Gaming Tonic
15Mar/120

A Newbies Guide to the First Time Behind the Screen

The Frothy Friar

The Frothy Friar

Somebody pointed out to me the other day that I don’t have anything that tells a first time or very green Gamemaster how to run a successful game.  What he really said was very foul but for this I will just boil it down to that sentence.  Even when something isn’t said in the same manner as I would say something to somebody doesn’t mean that what they are saying has no truth to it.  So today I am going to suggest a few tips for first time DMs or GMs or Storytellers or Watchers what they can do to run a successful game.  Get yourself an adventure that a professional wrote and published and then make the necessary alterations to change it to the tastes of your group.  You may even want to get a setting book to further help you get your game under way.

DriveThruRpg can be a great resource for finding an adventure that will suit your needs regardless of what system you are playing.  You may even surprise yourself by finding something that you didn’t even know existed.   You can usually get great deals and the site is easy to navigate.   Adventure A Week will keep you in 3.5 OGL and Pathfinder materials (They also accept submissions once you get this adventure running thing down). EN World offers several adventure paths that are well written and a lot of fun.  The Zeitgeist Adventure Path is the most fun I have had running a 4th Edition Dungeons & Dragons game.  You 3.5 D&D fans will enjoy the War of the Burning Sky Adventure Path.  You can save a lot of money by buying the complete bundled pack.  You can become a silver member subscriber to get access to these adventures. If you are playing 4E I guess I should mention D&D Insider and Dungeon Magazine as a great source for adventures.  Somehow I think most gamers can find that site on their own.

If you are on a really tight budget you can go to RPG Archive and find some quality adventures that are submitted by fans.  The site offers adventures, NPCs, and locations for a variety of systems from Call of Cthulhu to the Traveller RPG.  Sort the material by rating and you will usually get a pretty high quality adventure for free.

Now that you have the adventure that you want to run and have decided on a setting if the adventure doesn’t provide one for you, go read it a lot.  The more you know the material the easier things will go.  Take a few different color highlighters and make draw attention to things in the adventure that may come up.  This is why even if you have a pdf adventure print it out.  I like to use a yellow highlighter for things I read to the players, a blue for things that might require a skill or ability roll, pink for things that I need to keep in mind but the players will not know.  What works best for you may be something completely different. Remember, you have all that margin space to jot down a note for yourself.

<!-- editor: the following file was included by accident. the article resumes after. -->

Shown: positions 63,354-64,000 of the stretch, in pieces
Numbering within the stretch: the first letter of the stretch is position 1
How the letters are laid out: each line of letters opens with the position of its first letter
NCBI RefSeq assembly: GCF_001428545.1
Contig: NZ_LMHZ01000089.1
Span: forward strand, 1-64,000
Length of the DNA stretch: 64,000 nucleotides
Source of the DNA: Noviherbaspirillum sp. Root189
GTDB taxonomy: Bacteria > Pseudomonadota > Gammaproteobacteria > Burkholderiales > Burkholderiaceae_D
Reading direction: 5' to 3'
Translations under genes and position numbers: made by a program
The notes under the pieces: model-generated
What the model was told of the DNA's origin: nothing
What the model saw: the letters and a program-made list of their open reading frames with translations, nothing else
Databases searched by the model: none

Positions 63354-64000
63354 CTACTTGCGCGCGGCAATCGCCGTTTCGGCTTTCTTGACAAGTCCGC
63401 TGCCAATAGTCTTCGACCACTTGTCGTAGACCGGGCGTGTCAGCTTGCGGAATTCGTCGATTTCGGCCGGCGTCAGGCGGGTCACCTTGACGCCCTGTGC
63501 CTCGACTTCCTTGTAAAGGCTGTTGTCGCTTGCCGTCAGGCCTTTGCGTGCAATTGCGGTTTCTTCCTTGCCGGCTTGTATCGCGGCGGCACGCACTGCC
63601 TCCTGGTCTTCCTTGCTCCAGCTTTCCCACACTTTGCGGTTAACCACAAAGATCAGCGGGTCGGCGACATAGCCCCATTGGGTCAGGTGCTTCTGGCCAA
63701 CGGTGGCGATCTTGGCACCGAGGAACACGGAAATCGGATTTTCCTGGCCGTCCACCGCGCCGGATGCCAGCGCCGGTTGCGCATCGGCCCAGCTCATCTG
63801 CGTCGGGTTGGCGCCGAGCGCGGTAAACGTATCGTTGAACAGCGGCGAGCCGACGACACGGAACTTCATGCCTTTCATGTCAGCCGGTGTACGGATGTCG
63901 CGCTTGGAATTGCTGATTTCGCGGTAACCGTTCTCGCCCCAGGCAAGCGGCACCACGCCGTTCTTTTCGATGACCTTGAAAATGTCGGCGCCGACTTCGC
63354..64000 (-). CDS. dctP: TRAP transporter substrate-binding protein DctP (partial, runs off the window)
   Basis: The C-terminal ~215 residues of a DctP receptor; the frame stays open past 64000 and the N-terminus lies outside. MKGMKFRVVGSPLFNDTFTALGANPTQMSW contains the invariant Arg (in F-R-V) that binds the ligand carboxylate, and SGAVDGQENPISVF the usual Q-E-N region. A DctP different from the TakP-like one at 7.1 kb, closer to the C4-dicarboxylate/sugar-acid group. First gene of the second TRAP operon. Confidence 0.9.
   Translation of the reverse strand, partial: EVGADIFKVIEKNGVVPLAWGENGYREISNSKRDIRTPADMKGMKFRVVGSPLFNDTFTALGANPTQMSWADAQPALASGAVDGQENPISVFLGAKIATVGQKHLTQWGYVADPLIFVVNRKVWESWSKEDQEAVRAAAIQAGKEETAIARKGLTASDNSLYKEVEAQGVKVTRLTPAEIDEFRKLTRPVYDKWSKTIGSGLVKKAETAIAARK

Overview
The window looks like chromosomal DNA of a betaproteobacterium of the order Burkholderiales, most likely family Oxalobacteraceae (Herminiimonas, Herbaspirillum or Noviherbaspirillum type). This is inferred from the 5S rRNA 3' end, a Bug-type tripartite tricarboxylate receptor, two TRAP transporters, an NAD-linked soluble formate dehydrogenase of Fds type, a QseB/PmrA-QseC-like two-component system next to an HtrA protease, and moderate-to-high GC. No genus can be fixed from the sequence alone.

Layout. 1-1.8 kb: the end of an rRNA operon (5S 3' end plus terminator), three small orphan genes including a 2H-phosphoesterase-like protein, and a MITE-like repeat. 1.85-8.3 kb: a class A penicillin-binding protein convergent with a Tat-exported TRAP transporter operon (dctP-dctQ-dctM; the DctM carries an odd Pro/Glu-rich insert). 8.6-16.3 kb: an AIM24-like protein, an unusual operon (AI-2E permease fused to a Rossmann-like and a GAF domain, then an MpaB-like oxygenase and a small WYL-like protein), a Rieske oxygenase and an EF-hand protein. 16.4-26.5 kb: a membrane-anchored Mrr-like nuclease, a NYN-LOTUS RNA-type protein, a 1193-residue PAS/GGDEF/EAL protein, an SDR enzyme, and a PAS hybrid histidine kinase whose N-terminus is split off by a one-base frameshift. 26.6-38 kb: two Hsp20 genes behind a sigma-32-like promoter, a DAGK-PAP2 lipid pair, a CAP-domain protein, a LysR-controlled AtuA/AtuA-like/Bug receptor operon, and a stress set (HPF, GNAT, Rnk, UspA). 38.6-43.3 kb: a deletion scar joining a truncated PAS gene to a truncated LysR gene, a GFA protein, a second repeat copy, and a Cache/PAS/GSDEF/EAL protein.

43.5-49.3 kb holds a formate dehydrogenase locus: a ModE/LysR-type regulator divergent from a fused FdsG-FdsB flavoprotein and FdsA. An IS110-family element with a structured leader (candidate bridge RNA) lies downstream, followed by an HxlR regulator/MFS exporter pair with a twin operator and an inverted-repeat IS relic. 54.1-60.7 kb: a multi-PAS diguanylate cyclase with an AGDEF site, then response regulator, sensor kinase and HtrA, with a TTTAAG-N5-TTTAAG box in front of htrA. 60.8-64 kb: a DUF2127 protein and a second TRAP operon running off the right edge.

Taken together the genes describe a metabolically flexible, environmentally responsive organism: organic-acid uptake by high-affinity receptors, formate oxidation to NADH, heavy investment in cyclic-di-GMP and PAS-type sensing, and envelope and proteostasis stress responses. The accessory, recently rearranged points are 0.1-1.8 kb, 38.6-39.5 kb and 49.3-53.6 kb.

If the adventure has a situation that might come up like falling or catching on fire then jot down the page in the rulebook that deals with the rules for that situation.  This will speed things up when it is game time. Now that you are familiar with the module and have prepped it for game use the few changes that may need to make to tailor it to your group is a whole lot easier to accomplish.

Look at the characters in the group and think of what the players may want to explore or seek out in the game.  If one of the players is a cleric of Tymora you may change the temple in the adventure to Tymora if it is not vital to the adventure.  If adding a temple for the PC to seek assistance is not going to work perhaps a shrine in an appropriate area would personalize the adventure without altering the story dramatically.

Look at the NPCs that are in the adventure and see if there are any cosmetic alterations that you can make to them that may draw the interest of your players more.  If your group has a dwarf who has described his personality as reserved around most but gregarious when he is in his cups in the company of other dwarves, then see if you can add a couple of dwarves to the tavern as patrons.  If it doesn’t change the story but will help your players get pulled into your game then it will make your job as the DM all that much easier.  This is just a suggestion and if it is your first time running an adventure or you don’t have a lot of experience and are nervous it is perfectly acceptable to run any adventure as is.

After you have run a couple of adventures and your comfort level increases pick one area of your DM game that you want to improve.  It might be having more descriptive combats or more colorful NPCs for the players to interact.  Add that element into your game for four or five sessions and after you have it mastered select another while making sure not to ignore the strengths you have already developed.  I am a believer in good preparation makes every game run smoother.  Until next time, Roll Hard!